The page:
From Child Support to Parenting Time: Understanding Stepparent Rights

By Chyanne Sharma, BC Family Lawyer

Blended families have become quite common in today’s society. According to a 2019 Canadian Health Survey on Children and Youth, 20% of children who have experienced parental separation or divorce, live with a stepparent - that equates to over 237,000 Canadian kids. There is no question that stepparents play an indispensable role in their family’s lives, offering emotional support and often contributing financially. However, the boundaries of their parental authority, including their rights and responsibilities, are not always clear-cut. While rewarding, the role of a stepparent comes with distinct legal and emotional challenges, particularly in maintaining a nurturing relationship with stepchildren while respecting the authority of their biological parents.

But what happens if a stepparent and their partner break up? Do they still have to chip in for child support? Can they still spend time with their step kids? Even though they’re not the biological parents, Canadian law recognizes that stepparents have rights and responsibilities that can impact decisions about who pays child support and parenting time.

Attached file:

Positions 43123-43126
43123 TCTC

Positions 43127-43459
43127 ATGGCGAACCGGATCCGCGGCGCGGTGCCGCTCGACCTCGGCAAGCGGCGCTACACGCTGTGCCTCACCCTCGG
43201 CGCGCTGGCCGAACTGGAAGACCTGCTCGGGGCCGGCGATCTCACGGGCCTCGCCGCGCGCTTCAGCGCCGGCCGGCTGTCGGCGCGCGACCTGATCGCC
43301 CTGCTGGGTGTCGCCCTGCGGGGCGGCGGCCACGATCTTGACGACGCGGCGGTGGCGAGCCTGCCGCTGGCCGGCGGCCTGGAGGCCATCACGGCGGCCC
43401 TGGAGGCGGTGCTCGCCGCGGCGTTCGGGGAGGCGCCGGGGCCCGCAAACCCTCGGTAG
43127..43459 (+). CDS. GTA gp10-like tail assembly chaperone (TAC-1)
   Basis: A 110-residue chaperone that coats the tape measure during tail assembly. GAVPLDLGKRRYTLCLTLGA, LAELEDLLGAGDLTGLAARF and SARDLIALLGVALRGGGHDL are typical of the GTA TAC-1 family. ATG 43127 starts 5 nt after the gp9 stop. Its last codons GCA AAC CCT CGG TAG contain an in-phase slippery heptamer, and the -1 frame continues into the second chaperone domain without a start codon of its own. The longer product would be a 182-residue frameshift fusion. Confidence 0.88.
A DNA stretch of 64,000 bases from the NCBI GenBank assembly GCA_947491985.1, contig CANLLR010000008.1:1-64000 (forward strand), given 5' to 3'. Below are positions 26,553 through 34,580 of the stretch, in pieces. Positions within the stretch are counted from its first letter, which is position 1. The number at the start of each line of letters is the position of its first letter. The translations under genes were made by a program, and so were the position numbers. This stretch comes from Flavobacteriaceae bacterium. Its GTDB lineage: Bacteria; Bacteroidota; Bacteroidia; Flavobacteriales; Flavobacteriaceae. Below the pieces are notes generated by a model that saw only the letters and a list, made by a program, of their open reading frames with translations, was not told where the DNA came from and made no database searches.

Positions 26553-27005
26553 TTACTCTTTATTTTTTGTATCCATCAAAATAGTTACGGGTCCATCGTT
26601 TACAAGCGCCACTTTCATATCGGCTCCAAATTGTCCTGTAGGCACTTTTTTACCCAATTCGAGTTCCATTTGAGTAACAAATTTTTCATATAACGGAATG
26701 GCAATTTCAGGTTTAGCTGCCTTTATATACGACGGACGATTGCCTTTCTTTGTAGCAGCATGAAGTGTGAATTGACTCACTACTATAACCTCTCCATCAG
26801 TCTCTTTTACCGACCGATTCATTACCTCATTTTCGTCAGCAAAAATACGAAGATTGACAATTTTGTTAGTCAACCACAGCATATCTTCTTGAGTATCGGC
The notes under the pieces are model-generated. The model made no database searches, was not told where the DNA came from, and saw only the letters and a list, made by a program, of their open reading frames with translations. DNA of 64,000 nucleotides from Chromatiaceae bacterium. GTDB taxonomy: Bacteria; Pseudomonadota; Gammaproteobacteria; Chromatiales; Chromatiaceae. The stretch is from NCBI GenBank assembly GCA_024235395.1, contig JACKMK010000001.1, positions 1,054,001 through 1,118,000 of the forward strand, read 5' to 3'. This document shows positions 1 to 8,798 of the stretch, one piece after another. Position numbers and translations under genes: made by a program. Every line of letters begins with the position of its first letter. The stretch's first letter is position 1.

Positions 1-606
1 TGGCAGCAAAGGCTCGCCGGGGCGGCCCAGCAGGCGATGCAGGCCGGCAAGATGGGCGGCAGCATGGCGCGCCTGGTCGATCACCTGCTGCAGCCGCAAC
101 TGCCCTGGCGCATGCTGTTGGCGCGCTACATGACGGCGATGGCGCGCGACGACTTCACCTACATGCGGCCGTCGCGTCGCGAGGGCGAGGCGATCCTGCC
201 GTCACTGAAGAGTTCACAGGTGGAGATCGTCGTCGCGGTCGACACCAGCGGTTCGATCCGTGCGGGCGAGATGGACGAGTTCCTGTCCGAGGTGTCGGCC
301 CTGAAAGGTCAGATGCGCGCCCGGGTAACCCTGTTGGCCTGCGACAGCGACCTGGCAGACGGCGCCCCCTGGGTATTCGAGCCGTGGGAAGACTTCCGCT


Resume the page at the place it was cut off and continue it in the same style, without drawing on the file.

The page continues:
Does a Stepparent Still Have to Pay Child Support?

When a person assumes a parental role for their spouse's children, they may be required to continue to support those stepchildren even after the relationship with their spouse ends. The Divorce Act, federal legislation that applies Canada-wide, currently defines a “child of the marriage” as a child of both spouses or former spouses and includes "any child of whom one is the parent and for whom the other stands in the place of a parent." Once a stepparent relationship is determined, their obligations to any stepchildren would then be comparable to those of the biological parents.